The Amos Farm
How Christian’s front yard ignited a fight for social justice
by Christian Torp
Legal disclaimer: Nothing in this article is legal advice. Seek the assistance of an attorney in your jurisdiction. The author is NOT an attorney in Maine.
The revolutionary front yard has gone on the offensive. It wasn’t planned, but I couldn’t have hoped for such a perfect legal storm…
My front yard is a community garden. A few years back college spring break programs de-sodded our lawn and we began planting crops there. Furthermore, we let whomever may want to pick from the fruit of the land.
Sure, folks have ripped out entire plants and done other damage. But so it goes… You can’t steal what’s free.
Beyond that, I’m an avid gardener interested in sustainability, and I’m a radical Christian having come to the faith later in life. In my Bible reading I’ve discovered that it spells out a fertility enhancement of sorts. Productive land is to be given its Sabbath rest every seven years. What a plan! Increasingly, we are learning that the traditional ways might not have been so bad after all. Given the destruction modernity has caused, the ancients might’ve had better ideas all along.
On our three front plots (front yard, split by a walkway and one side of the utility strip) I planted on one side and ran out of plants before arable land. So, both the largest of the two front areas and the utility strip were left unperturbed.
By June our front yard was reminiscent of an African savanna.
A six-foot Polk Berry spread its limbs to offer cats and squirrels shade beneath its branches and in the inches of growth below it. But those inches began to catch up. At first four-foot posts prevented the aggravation of passersby having to move prairie out of their way, but by July seven-foot tee posts replaced them. And by August, school children and grannies were shaded from the sun beneath the weedy overhang.
I’d done the research. I knew that local code prohibited anything “other than crops, trees, bushes, flowers or other ornamental plants, [from growing] to a height exceeding twelve (12) inches anywhere.” And from my activism I knew that a religious freedom bill had passed in Kentucky, a law that should be called the freedom to discriminate bill. What an awesome circumstance, using a law intended to discriminate as a defense against the city mandating tidy front yards.
But nothing happened, for months, until finally…
On September 8th I was cited for “Trash and Debris” (no explanation given) and “Weeds/High Grass – Must Not Exceed 12 High mainly front yard.”
On September 15th I appealed and was set to be heard Monday, October 10th at 1 p.m. (Note this example of American classism. If you disagree with Code Enforcement, whatever the reason, however wrong they may be, your only option is to randomly have assigned to you a hearing in the middle of the day on a workday.) How many non-professional workers have the option to skip work, not to mention the financial cushion needed to lose that pay?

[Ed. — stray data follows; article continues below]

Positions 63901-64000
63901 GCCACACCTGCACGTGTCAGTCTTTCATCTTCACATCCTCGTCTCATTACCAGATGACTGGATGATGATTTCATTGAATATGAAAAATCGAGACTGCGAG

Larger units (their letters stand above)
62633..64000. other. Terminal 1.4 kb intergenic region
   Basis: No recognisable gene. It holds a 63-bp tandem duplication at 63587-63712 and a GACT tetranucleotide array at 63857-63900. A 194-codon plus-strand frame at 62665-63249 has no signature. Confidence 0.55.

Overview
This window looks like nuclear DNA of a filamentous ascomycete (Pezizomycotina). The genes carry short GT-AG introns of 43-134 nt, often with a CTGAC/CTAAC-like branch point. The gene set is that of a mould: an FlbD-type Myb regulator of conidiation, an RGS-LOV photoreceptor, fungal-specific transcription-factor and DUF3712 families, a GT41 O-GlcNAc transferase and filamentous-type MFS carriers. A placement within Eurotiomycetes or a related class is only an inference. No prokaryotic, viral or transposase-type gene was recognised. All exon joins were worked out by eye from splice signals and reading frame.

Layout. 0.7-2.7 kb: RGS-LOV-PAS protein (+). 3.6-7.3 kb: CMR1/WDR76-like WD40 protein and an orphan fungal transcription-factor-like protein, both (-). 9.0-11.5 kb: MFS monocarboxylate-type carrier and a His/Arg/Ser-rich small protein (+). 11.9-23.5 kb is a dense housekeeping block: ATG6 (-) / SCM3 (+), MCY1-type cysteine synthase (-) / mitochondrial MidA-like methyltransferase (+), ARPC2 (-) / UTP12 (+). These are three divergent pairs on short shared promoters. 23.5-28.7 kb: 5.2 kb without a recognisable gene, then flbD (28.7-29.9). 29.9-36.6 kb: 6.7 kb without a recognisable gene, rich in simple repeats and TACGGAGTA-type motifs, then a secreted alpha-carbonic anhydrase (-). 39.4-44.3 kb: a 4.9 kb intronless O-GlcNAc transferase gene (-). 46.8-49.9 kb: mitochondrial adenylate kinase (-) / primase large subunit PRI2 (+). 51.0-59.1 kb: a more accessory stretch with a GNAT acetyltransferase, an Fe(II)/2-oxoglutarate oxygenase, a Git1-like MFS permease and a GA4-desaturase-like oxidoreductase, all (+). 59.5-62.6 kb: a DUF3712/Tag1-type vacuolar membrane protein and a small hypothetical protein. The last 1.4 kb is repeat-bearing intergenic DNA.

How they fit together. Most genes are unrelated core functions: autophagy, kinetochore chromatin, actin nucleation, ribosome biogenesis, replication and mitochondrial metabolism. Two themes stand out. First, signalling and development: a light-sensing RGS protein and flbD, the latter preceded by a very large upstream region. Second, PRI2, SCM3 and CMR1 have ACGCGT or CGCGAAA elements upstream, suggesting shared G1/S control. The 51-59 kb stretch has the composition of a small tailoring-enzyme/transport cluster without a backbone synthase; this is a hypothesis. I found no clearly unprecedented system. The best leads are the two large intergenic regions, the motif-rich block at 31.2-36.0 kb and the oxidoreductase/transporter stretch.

The hearing was a trip.
The freedom of religion law was to be my defense. After all, the Bible calls for productive land to have its Sabbath rest.
The hearing officer had lobbied for the freedom of religion law. So how could things go wrong? Several times during the hearing he even said, “Obey God, not man.” Nonetheless, he found against me, writing “no cover crop over 12 inches in right of way” and “any crops WITHIN THE ORDINANCE in the front yard.”
Of course, “crop” is not once defined in the local code. Additionally, the enforcement officer said during the hearing that he had no authority regarding the utility strip, the very reason they ruled on the “right of way.”
Once again, I’d done the research, not just in terms of my defense, but my appeal rights too. I knew that an appeal went to a real court, before a real judge with a real jury. Furthermore, this case was a de novo review, “a new thing.”
The local ordinance defies state law in regards to appeal deadlines (10 days v. 30 days) and is generally vague. I’m told to only grow “crops within the ordinance,” but the ordinance doesn’t define “crop.” Better still, the violation I committed was “tall grass and weeds Lambs-Quarters weed/edible.” But, lambs quarter is extensively cultivated and consumed in Northern India as a food crop. Crops are legal. Even better, as code enforcement is given no training on plants, they asked our local Extension Horticulturalist for information. The day after my hearing I called him up and he told me that all he had done was forward code enforcement some info, which they misrepresented to the hearing officer.
And then it gets really good.
You see, an appeal of code enforcement in Kentucky is a new thing, so I could use anything in my defense. Sure, the local code is in violation of Kentucky’s Religious Freedom Restoration Act, but in the discriminatory and racist way it is enforced it is also in violation of the U.S. Civil Rights Act and the Kentucky Civil Rights Act. Moreover, we’ve enlisted the help of some geographers at the local college who could give us definitive geographic, visual proof of the racist application of code enforcement.
The filing fee for my appeal is a pittance compared to what it’s going to cost the City of Lexington. It might be unobtainable for my neighbors suffering under the weight of gentrification, but I can swing it.
I’m writing for an audience in Maine, not Kentucky. But I hope you can learn from this example of using the system against itself. Moreover, knowledge is power and I’ve done nothing you can’t do for yourself. While I may be an attorney, you are free to defend yourself and file your own cases without any legal training pro se (for oneself). The only way I’m different is that I can do it for others.
Tune into The Amos Farm next month for how you yourself can use the legal system against the old forces for a sustainable future.